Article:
LFP Analysis

A toolbox for analysis of local field potentials

This toolbox performs several different analyses on the local field potentials (LFP) generated from multichannel recording electrodes. After performing spike sorting the LFP of a channel can be acquired by low-pass filtering the recorded data. This then allows the relationship between the LFP and neural spiking to be investigated.

Phase Locking

Phase locking describes the relationship between the timing of neural spiking and the phase of the LFP, at a given frequency. If a neuron is phase locked it means it has a preferred phase angle at which it is more likely to fire. If the neuron is not phase locked it fires more uniformly across all of the phase angles.

By using a continuous wavelet transform we can determine the phase of the LFP at a given frequency as a function of time allowing us to identify the phase of the LFP at each spike time of a specified neuron. From which we can build a distribution of the phase angles for the neurons.

Example distribution for a phase locked neuron, red arrow represents the preferred angle.
Example distribution for a non phase locked neuron with no preferred angle.

By calculating the circular mean of the distribution of the phase angles and testing for the deviation from uniformity using a Rayleigh test we can determine if the neuron is phase locked or not. This can be repeated for different frequencies to determine which frequency or frequency band has a stronger relationship with the neuron spike timing.

There is also an option in the toolbox to calculate the phase locking with a time offset between the neuron spike action potential and the LFP to allow analysis of whether the LFP leads or lags the action potential.

The effects of either increased [1] or disrupted [2] phase locking our results have shown have an impact on learning and memory.

Examples of significance of phase locking across frequency for two different neurons.

Spike-Field Coherence

Similarly to phase locking the spike-field coherence (SFC) is a relationship between the neural spiking action potentials and the phase of the local field potential. SFC measures the phase synchronization between the action potentials and field potential oscillations.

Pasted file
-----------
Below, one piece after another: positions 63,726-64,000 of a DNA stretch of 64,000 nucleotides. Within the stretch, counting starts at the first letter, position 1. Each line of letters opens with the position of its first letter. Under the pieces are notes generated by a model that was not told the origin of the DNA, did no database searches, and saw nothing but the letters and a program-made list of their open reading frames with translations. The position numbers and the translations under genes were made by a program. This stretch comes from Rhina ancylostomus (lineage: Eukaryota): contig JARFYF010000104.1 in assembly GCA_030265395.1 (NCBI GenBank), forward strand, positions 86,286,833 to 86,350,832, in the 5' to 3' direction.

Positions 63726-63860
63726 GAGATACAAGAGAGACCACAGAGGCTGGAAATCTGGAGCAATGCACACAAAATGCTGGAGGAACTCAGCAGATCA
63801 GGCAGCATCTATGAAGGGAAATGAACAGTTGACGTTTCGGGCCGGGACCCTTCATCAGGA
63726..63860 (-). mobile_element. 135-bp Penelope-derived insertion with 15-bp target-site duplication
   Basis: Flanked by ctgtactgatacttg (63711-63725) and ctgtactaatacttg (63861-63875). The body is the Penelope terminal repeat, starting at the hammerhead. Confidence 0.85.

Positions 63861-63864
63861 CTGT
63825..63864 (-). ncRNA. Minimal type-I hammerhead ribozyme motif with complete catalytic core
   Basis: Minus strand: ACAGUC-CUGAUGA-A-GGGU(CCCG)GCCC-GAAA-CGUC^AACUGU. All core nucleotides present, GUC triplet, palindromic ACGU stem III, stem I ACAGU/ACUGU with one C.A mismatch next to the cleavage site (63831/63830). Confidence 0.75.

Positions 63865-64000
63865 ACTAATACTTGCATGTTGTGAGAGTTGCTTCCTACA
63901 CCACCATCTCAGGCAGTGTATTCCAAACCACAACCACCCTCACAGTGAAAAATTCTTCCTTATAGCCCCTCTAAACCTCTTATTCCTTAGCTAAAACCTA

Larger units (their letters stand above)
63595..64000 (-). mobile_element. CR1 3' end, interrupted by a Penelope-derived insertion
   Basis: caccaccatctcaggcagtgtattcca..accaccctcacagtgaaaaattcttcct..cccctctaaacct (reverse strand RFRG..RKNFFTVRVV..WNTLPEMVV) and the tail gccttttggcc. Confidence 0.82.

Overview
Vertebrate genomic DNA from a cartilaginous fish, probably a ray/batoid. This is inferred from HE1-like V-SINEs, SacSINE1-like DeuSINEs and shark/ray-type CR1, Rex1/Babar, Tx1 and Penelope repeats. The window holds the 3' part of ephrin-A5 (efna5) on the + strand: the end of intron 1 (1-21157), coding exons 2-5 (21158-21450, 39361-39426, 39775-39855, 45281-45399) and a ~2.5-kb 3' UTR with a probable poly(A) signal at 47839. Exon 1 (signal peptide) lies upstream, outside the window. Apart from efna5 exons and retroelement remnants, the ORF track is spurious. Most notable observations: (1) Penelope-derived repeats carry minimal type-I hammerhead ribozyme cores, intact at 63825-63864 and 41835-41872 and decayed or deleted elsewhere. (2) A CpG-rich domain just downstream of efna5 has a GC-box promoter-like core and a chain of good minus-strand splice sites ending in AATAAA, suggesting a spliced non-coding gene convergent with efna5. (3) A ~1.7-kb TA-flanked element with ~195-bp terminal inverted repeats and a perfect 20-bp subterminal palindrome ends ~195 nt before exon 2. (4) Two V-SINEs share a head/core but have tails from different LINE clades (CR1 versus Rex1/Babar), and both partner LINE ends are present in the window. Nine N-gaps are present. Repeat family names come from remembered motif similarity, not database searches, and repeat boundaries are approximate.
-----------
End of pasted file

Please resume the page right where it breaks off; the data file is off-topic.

To compute the SFC for each spike a segment of the LFP data centered on the spike is extracted. These sections are then averaged to calculate the spike-triggered average (STA). The frequency spectrum of the STA (fSTA) can then be calculated. In the toolbox this is achieved using multitaper analysis to give estimates of the PSD. The same method is then used to calculate the frequency spectra of each of the segments of LFP data individually the average of which is the spike triggered power (STP(f)).

Finally the spike field coherence is the fSTA over the STP(f) expressed as a percentage.

Similarly to the phase locking our results have shown changes in SFC specifically in the theta frequency band have impacts on learning and memory [1], [3].

Examples of spike field coherence pre and post vagal nerve stimulation.
Example of changes in the spike field coherence in different frequency bands pre and post vagal nerve stimulation.

Amplitude Cross-Correlation

The amplitude cross-correlation is a relationship between two different LFPs, often between two different regions of the brain.

To calculate the amplitude cross-correlation both sets of LFP data are filtered into the frequency band of interest. From this the instantaneous amplitude is calculated using the Hilbert transform. The cross-correlation of the instantaneous amplitude is then calculated and the lag at which the maximum correlation occurs determined.

To ensure the significance of the results a bootstrap procedure is used, shifting the data by a random amount and repeating to allow a confidence interval to be determined. If the result from the original cross-correlation is greater than the 95% confidence interval from the bootstrapped values then the result is considered significant.

Example of amplitude cross-correlation in the theta frequency band (peak marked with red star).
Example of amplitude cross-correlation in the gamma frequency band.
Histograms of peak lag times for several rats (theta band top, gamma band bottom).


The Matlab code for the toolbox can be found here: LFP_Analysis
The phase locking and spike field coherence code is based on the methods described by Rutishauser et al..


  1. Vagus Nerve Stimulation Alters Phase Synchrony of the Anterior Cingulate Cortex and Facilitates Decision Making in Rats
    B. Cao, J. Wang, M. Shahed, B. Jelfs, R. H. M. Chan, and Y. Li
    Scientific Reports, 2016, vol. 6, no. 35135.
  2. Impairment of Cognitive Function by Chemotherapy: Association with the Disruption of Phase-Locking and Synchronization in Anterior Cingulate Cortex
    L. Mu, J. Wang, B. Cao, B. Jelfs, R. H. M. Chan, X. Xu, M. Hasan, X. Zhang, and Y. Li
    Molecular Brain, 2015, vol. 8, no. 32.
  3. Impairment of Decision Making and Disruption of Synchrony Between Basolateral Amygdala and Anterior Cingulate Cortex in the Maternally Separated Rat
    B. Cao, J. Wang, X. Zhang, X. Yang, D. C.-H. Poon, B. Jelfs, R. H. M. Chan, J. C.-Y. Wu, and Y. Li
    Neurobiology of Learning and Memory, 2016, vol. 136, no. 32. pp. 74–85.